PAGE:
As anyone who’s watched historic Japanese monster movies knows, the country has long been fascinated with creatures that have wild, supernatural powers. When you consider what the Nissan GT-R is capable of, the often-applied nickname “Godzilla” makes sense. Instead of fiery breath, the GT-R’s superpowers include grip, grunt, and go. The grip comes courtesy of Nissan’s most advanced all-wheel drive ever, known as ATTESA-ETS. Why is this important? Because the 480 charging horses produced by the VR-series twin-turbocharged motor need to get down to the tarmac to make speed instead of pointless smoke. The system works extremely well, because in 3.5 blinks of an eye you’ll be at 60 mph. You’ll be glad the GT-R packs huge and incredibly efficient brakes, because the prodigal thrust brings up the next corner surprisingly quickly. Aside from the all-conquering performance, there is the unapologetically Japanese-ness of the design. Its designers drew inspiration from the squared-off details of humanoid mecha found in popular anime series, the GT-R’s snarling maw and aggressively boxed fenders would look perfectly at home fighting off alien space invaders. Instead, the GT-R challenges all comers on the track, and it takes a very special car to be able to get by a GT-R when the going gets twisty.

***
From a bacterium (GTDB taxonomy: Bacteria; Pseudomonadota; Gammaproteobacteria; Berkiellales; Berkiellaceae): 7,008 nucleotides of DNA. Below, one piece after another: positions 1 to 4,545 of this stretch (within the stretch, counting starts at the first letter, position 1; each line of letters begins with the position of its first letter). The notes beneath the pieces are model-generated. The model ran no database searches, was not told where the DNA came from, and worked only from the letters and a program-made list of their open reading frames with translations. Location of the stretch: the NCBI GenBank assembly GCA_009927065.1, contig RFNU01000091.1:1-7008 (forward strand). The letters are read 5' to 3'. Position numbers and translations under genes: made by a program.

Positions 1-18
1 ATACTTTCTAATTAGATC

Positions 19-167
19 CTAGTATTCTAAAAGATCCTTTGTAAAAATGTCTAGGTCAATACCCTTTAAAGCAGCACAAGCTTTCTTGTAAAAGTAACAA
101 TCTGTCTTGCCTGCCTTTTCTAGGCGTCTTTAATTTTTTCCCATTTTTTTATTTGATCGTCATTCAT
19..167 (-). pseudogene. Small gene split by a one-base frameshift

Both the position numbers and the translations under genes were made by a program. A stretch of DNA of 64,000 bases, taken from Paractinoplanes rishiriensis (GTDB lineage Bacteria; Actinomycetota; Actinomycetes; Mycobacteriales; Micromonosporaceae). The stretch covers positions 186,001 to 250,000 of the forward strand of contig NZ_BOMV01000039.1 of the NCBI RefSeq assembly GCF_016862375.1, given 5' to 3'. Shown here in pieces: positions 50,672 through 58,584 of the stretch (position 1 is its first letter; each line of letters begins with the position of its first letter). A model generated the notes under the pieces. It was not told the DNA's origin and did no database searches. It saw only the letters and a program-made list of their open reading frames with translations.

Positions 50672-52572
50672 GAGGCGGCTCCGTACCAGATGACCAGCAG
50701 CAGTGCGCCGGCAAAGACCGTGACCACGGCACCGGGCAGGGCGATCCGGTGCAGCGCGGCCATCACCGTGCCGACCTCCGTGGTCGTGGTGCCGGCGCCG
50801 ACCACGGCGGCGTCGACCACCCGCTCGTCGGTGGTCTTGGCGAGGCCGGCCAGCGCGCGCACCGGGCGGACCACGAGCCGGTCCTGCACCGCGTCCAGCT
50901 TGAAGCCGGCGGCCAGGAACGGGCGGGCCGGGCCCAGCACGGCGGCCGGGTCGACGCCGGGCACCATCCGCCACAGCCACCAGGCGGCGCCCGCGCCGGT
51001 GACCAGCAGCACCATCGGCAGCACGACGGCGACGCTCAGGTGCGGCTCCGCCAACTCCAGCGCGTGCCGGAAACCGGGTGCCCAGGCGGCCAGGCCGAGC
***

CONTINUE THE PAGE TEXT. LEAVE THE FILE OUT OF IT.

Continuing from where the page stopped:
The R35 GT-R is a front-engine, all-wheel drive supercar based on Nissan's PM (premium midship platform), which derives from the platform used by the V35 Skyline, although it was significantly revised for high-performance applications.
Different to its predecessor, the R34 Skyline GT-R, it has its transmission relocated at the rear in order to maintain optimum weight distribution. It is powered by a 3.8 litre twin-turbocharged V6 engine, codenamed VR38DETT, that produces 479 hp (357 kW) and 467 ft·lb (633 N·m) of torque.
The SpecV was introduced as a more track-focused variant of the R35 GT-R that weighs 3704 lb (1680 kg), making it lighter than every subsequent GT-R model. It ran production from late 2009 to 2011.